At the heart of our approach to humane technology is prioritizing bodily and multisensory experience in our relationship with computing environments. Scott and Kyoung Swearingen’s tackles this head-on through meaningful integration of digital and physical experiences in game play. They are especially interested in collaborative play that is human facing and contributes to everyday wellbeing. They seek to create experiences that makes people more connected through face to face interactions and not exclusively face to screen game play. Scott explains, "the humane tech collaboration has helped me and Kyoung realize how important physicality is to our work, not just materials but our bodies and meaningful social engagement through play. I think we always valued this but now we have a clearer mission, vision and language for what we are doing and a bunch of great collaborators!"
As a creative team, they got involved in first year of Humane Technologies project in research sandboxes and through their work with other collaborators were drawn to the notion of physical/digital play. From that collaborative exchange they invented the piece Wall Mounted Level, which is an engaging (and award winning) game but also Stephen Turk, a member of the Humane Tech team from the Knowlton School of Architecture noted that this approach has enormous potential for the future of architectural models and presentation. If you can create physical models and move digital characters through them then you have a much more dynamic representation of the architectural vision and research.
On their website the Swearingen's describe Wall Mounted Level as "a collaborative, multiplayer game that is projected onto a hand drawn cityscape that was laser-cut and assembled into a relief sculpture. Using projection-mapping and other compositing techniques, players move their characters into, out of, and across the fractured environment that doubles as a metaphor for conflict in their internal landscapes. Our motivation for creating ‘Wall-Mounted Level’ was to embrace tangible surfaces as mediums for games to exist in, and for the interactions between players to occur in person. The verbal communication and physical touch that takes place between the players is especially important to us in terms of human-facing interactions as it extends the games narrative of ‘reconciliation’." Scott Swearingen explains "'Wall-Mounted Level' meets two goals of Wizaga head-on, we are using real, physical surfaces for our environment to enhance a sense of presence and promote empathy and these human-facing interactions promote 'meaningful choice'." Check out a video of the gameplay here.
Their Physical Scroller game that they created in Pop-Up 2017: Livable Futures was a collaboration with ACCAD alumni Ben Schroeder and J. Eisenmann who we invited back to work with us for the week. Together they put together a depth sensor with a top-mounted projector to create a cooperative multiplayer game that not only invites but requires physical and verbal coordination to successfully navigate hazards in a life-size vertical scroller. Scott shares that "the goal of the game is simple: players navigate the red ball through a field of vertically scrolling hazards until reaching the end of the level. A depth sensor tracks the median position of all player ‘blobs’ and places the red ball there. There are options however! Because the depth sensor only registers at a specific altitude around shoulder-height, players can duck beneath it, effectively removing themselves from play. The result is a ‘pass’ to the other players. Additionally, spreading your arms out and making yourself a ‘larger blob’ increases your area of influence and biases the red ball in your direction - this helps tremendously when finessing the red ball around obstacles. It is simple but fun!" Here's a video.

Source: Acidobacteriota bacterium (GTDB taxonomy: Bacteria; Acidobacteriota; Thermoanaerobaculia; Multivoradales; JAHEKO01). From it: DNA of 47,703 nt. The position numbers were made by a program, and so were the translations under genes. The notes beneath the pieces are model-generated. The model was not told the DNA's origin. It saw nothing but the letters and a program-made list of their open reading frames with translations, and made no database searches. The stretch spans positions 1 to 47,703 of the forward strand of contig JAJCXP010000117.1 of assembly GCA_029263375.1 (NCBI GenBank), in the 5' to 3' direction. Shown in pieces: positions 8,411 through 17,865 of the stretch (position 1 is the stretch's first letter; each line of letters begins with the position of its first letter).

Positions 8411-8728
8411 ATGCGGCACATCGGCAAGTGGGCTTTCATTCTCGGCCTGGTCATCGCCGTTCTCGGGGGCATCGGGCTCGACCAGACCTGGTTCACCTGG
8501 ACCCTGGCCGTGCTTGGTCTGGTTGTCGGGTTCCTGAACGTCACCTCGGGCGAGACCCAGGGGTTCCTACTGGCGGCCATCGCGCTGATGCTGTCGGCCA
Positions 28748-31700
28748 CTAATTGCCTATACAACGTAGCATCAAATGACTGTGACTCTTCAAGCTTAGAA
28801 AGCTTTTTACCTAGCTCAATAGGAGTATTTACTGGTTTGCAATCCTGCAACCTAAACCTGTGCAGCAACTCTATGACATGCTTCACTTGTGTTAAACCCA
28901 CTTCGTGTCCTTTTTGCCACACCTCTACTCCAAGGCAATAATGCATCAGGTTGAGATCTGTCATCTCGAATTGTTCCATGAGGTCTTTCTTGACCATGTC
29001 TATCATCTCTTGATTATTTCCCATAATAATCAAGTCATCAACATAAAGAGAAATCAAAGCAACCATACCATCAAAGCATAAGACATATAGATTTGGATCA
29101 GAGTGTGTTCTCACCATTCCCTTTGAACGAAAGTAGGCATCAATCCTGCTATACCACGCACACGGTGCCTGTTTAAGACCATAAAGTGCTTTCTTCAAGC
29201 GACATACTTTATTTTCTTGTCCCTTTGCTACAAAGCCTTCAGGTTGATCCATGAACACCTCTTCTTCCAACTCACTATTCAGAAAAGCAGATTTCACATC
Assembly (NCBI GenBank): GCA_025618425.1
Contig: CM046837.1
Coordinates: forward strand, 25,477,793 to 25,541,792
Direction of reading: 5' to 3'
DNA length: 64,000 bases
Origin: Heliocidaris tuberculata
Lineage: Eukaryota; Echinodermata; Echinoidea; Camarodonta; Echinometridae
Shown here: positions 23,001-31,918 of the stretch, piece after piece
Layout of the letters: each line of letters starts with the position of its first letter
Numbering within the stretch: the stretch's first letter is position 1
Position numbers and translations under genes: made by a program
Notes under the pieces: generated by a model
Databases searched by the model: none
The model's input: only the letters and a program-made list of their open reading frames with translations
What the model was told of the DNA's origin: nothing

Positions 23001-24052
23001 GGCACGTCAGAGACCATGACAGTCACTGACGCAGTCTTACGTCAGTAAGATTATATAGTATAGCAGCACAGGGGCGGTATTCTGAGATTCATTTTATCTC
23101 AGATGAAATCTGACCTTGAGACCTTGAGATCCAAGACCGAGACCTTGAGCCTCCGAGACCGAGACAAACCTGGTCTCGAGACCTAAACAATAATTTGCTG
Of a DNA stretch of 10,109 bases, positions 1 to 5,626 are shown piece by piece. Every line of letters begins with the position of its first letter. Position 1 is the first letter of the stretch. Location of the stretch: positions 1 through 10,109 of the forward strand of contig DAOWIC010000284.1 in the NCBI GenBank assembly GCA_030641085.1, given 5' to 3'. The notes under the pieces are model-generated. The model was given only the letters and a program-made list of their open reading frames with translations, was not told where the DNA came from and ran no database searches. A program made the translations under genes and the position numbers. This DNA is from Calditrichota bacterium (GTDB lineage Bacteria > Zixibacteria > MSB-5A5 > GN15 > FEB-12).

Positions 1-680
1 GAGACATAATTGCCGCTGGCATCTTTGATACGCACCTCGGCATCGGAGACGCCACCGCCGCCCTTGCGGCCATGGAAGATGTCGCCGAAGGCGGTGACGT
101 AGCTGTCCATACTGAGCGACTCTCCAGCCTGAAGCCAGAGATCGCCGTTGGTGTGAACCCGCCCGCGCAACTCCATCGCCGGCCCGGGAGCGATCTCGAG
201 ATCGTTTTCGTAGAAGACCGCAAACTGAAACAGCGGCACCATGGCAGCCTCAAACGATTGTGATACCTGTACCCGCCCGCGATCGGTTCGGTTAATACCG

Overall these game designers are seeking to include the body more in digital gaming and creating real time interactions which led yet another series of collaborative works, this time with artist Rosalie Yu or was a guest artist for Humane Tech in 2016, Currently, they are prototyping a pop-up book that combines tactile physical interactions and augmented digital characters which move around the space through the phone. The project has an experiential, discoverable quality and users can walk around the book to gain new views of the landscape. The phone becomes a window to see the story come to life. The team is passionate about using augmented reality (AR) because it can be a gateway between two generations since AR is so intuitive and can effortlessly combine the tactile experiences with the technology in what many expect our future to become, an ever more mixed space of digital and physical realities enterwining.
At this year’s Wellbeing Pop Up 2018, Scott and Kyoung met Susan Thrane from the College of Nursing and they have started another collaborative project entitled Circle. This game designed for children with cognitive and physical disabilities and individuals in palliative care. Stay tuned for more info!
Scott and Kyoung are committed to collaborative play and are collaborative makers who consistently, through Humane Technologies events and in the larger field, create exciting experiences to enhance the players experience and create more livable futures.